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Under the Corporate Sustainability Reporting Directive (CSRD), all large, all listed, and some non-EU companies will be required to report sustainability information against mandatory European Sustainability Reporting Standards. Six things that business should know about the CSRD.
The third in a four-part blog series, we discuss why companies should focus their materiality assessments on impacts that affect the economy, environment, and people, rather than perception.
Dynamism in the materiality of ESG issues is increasing. Here's how your company can stress-test your materiality assessment against future scenarios.
In the first part of our blog series on materiality, we discuss why companies should assess double materiality.
After 20 years of discussions and evolving perspectives on what materiality means, who is it for, or whether the sustainability field should even be using the term “materiality,” a consensus is emerging.
We have assessed the major needs and challenges to align sustainability priorities with ERM and we recommend the following four-step approach.
This is how to leverage data analytics, artificial intelligence, futures thinking, and other innovative approaches to inform your sustainability strategy.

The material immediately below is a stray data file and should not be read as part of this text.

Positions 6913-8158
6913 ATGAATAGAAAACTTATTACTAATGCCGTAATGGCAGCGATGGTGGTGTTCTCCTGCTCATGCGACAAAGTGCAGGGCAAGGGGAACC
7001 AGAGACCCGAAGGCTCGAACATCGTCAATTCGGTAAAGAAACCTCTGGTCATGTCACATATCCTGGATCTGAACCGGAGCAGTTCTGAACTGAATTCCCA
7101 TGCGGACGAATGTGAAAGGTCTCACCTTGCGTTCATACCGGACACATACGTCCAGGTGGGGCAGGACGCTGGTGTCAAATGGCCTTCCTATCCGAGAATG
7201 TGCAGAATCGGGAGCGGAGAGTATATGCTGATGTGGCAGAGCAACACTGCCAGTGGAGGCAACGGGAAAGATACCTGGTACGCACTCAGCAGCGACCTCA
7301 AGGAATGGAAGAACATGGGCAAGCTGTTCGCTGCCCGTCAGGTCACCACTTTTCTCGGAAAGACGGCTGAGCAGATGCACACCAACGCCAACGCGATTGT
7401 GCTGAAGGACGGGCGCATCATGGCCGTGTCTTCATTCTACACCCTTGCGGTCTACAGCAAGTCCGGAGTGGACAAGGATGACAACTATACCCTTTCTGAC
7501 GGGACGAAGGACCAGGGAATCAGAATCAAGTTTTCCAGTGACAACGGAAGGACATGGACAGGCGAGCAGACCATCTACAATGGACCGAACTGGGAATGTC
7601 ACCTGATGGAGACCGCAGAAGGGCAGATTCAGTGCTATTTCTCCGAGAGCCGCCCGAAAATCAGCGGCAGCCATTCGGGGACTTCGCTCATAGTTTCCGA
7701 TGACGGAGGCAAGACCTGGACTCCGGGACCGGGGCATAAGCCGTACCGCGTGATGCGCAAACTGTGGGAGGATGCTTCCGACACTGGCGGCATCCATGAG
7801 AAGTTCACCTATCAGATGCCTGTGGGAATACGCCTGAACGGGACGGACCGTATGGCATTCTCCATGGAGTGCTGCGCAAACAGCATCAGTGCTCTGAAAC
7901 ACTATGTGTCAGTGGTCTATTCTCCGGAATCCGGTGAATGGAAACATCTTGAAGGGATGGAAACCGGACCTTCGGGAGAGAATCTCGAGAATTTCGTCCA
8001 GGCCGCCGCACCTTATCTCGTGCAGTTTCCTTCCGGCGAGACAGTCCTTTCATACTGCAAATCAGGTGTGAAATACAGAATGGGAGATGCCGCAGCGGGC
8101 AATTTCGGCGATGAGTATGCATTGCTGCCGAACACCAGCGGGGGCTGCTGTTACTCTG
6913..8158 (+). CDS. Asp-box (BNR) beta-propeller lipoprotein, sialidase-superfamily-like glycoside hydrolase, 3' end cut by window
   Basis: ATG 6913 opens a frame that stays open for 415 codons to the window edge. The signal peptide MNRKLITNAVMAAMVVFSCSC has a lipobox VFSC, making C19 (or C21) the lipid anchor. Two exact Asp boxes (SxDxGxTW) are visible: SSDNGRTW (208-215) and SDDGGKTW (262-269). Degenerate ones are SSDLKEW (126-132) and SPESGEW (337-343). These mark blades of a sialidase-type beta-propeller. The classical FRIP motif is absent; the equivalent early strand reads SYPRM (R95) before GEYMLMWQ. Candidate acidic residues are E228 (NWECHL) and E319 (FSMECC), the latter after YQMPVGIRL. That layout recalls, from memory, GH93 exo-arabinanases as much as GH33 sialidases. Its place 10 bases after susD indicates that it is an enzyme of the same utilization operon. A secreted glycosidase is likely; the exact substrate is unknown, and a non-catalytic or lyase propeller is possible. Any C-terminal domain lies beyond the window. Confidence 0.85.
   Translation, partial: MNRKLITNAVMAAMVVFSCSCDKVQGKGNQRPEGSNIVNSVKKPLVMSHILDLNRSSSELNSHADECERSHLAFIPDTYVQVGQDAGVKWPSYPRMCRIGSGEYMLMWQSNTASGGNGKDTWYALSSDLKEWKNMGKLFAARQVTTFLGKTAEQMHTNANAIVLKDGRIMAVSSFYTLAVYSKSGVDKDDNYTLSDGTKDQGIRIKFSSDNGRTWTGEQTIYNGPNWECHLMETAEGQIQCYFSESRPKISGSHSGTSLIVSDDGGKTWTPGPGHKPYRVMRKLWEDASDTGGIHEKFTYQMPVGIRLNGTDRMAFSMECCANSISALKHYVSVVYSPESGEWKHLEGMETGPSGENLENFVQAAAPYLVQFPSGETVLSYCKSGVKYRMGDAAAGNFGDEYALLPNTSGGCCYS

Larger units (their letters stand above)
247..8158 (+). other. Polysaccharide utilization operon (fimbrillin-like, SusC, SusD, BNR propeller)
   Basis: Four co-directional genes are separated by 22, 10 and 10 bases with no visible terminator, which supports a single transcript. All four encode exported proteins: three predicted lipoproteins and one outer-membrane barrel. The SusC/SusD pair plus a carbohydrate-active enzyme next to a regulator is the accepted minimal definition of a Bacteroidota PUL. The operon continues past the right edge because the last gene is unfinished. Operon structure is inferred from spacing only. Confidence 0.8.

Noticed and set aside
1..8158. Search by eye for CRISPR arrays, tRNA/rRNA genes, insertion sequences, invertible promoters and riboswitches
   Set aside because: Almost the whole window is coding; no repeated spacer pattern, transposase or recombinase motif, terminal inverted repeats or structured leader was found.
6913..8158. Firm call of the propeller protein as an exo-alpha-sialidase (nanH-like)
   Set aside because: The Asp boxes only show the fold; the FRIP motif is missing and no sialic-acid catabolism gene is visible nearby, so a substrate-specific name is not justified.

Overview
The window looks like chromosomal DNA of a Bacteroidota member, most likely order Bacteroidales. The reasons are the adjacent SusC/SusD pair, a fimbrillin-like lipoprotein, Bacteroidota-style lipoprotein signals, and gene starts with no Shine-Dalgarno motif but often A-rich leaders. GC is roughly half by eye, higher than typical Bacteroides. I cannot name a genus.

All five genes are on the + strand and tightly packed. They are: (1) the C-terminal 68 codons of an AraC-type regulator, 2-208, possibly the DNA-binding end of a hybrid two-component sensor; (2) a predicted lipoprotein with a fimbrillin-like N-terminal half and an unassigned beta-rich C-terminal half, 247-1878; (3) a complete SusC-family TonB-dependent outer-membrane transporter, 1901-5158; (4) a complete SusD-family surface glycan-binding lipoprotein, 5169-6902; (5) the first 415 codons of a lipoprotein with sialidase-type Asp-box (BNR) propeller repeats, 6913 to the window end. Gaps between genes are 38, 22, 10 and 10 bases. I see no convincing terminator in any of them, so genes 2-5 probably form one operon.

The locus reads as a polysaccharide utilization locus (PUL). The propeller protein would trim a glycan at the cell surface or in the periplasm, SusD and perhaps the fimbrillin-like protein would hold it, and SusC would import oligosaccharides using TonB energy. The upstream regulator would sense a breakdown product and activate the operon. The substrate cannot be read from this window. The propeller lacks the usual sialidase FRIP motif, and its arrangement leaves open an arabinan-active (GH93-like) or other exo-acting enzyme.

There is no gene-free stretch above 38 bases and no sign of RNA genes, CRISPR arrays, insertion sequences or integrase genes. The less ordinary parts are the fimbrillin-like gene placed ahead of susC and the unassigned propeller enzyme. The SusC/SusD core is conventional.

These are our tips for navigating the journey from denial to acceptance when embarking on a materiality assessment.
Throughout our recent discussions with sustainability reporting leaders, we were struck by sharply divided opinions on these three questions.
We worked with Hyatt to develop an integrated sustainability strategy that connects corporate responsibility objectives to business goals and engages both senior leadership and the broader employee base.
We analyzed more than 60 issues and conducted more than 60 interviews to create a strategy and goals focused on four Best Buy priorities: Product Stewardship, Sustainability Solutions, Access, and Inspired Workplace.